March 25 (Bloomberg) -- Vietnam’s central bank cut policy interest rates as inflation slowed, seeking to spur lending and boost consumption after a credit crunch slowed the nation’s economic growth to a 13-year low.
The State Bank of Vietnam lowered the refinance rate to 8 percent from 9 percent and the discount rate to 6 percent from 7 percent, according to a statement on its website. It also reduced the cap on interest rates on dong deposits of between one month and 12 months to 7.5 percent from 8 percent. The new rates are effective March 26.
Vietnam last lowered borrowing costs in December, even as the World Bank said the nation faces the risk of premature easing that may trigger a resurgence in inflation. The economy grew 5.03 percent last year after rising levels of bad debt curbed bank lending and expansion, while consumer prices rose 6.64 percent in March, the slowest pace since September.
“The rate cuts show the regulator seems pretty confident that inflation will be at a low level this year,” said Hoang Thach Lan, head of the brokerage unit at Ho Chi Minh City-based MHB Securities Co. “These cuts will help banks to lower funding costs and can help them offer cheaper loans. However, prices may rise after these moves since more money will flow into the economy, so we need to be mindful on inflation.”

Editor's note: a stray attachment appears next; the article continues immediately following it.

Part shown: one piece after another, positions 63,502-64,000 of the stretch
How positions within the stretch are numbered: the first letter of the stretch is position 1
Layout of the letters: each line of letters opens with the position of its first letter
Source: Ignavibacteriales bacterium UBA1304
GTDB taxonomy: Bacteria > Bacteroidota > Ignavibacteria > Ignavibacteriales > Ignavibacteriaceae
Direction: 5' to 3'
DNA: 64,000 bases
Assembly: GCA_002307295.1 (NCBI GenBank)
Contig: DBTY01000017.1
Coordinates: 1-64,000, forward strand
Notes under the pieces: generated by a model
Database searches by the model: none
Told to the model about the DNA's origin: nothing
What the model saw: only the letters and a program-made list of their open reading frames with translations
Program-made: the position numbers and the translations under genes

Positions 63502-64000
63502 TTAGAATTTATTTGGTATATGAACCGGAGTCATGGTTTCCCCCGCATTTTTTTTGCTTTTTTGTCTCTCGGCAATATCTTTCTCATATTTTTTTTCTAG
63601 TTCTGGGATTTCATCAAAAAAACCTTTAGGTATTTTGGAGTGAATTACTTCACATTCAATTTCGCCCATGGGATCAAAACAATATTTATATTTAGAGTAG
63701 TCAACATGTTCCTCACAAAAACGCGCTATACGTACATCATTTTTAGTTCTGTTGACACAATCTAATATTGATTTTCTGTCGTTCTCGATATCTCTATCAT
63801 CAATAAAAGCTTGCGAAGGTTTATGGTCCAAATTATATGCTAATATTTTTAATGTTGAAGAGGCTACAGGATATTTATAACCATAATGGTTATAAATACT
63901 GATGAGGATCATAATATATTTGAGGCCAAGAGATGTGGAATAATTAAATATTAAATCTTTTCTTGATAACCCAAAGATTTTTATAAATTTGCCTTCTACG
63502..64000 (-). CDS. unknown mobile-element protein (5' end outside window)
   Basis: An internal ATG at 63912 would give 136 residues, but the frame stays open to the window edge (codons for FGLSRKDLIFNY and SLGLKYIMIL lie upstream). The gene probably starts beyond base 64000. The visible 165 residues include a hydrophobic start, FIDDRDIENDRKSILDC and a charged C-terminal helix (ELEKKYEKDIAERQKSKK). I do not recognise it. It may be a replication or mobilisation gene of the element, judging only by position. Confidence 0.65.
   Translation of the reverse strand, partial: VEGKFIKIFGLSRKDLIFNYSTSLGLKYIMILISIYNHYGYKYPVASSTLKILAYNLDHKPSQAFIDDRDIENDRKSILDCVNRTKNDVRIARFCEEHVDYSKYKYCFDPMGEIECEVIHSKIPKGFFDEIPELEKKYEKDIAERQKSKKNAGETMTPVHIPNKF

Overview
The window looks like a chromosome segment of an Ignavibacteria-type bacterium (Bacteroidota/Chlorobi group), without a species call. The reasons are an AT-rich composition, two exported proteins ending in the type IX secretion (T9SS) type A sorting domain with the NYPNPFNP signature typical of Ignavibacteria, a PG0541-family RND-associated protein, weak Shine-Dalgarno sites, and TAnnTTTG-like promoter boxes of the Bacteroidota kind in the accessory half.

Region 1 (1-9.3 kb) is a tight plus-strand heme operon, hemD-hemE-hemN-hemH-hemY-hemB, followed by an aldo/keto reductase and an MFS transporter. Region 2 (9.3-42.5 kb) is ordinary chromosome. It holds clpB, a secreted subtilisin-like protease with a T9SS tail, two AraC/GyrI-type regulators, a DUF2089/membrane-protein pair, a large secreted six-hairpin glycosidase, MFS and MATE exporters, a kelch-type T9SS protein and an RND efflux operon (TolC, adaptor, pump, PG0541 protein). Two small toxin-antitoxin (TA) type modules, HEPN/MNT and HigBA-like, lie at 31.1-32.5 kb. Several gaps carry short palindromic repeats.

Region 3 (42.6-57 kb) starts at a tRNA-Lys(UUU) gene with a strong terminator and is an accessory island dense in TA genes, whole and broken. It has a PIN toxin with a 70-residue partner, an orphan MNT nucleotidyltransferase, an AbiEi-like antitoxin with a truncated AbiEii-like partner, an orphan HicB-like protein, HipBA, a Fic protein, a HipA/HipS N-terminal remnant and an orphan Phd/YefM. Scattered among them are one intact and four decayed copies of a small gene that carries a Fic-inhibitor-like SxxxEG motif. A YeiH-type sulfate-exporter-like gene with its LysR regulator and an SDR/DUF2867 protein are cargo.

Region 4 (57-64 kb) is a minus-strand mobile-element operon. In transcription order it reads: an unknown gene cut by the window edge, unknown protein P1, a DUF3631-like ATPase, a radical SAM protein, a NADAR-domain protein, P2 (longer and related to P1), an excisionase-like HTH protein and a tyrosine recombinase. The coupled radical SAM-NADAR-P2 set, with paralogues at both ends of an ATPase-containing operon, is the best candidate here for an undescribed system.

The Ho Chi Minh City Stock Exchange’s VN Index closed 0.7 percent higher after the announcement. The dong was little changed at 20,945 against the dollar.
The central bank also lowered the interest rate cap on short-term dong loans for sectors including agriculture, exports, small and medium-sized enterprises to 11 percent from 12 percent. The monetary authority said in January it is targeting credit growth of 12 percent this year, up from about 9 percent in 2012.
“Inflation is at a low level,” the central bank said in the statement. “Banks’ funds have improved, with stable money markets and increased foreign reserves. However, businesses still face many difficulties due to low market demand, and companies’ abilities to absorb banks’ loans is still limited.”
Prime Minister Nguyen Tan Dung in February approved a master plan to revamp the economy, and has appointed Deputy Prime Minister Vu Van Ninh and central bank Governor Nguyen Van Binh to oversee a panel to restructure banks by 2015. An asset management company will be set up by the end of this month to resolve bad debt, according to Le Xuan Nghia, a member of the National Financial and Monetary Policy Advisory Council.
Vietnam posted an annual trade surplus last year for the first time in two decades. The World Bank forecasts the country’s GDP will increase 5.5 percent this year.
Vietnam’s central bank lowered interest rates six times last year, with the last reductions taking effect Dec. 24. So far this year, the nation joins India in cutting borrowing costs.
“The economy is still struggling,” said Matt Hildebrandt, a Singapore-based economist at JPMorgan Chase & Co. “In real terms, policy rates are still high and inflation appears to be contained,” so there was room to cut, he said, adding that he expects rates to be lowered by another 100 basis points in 2013.
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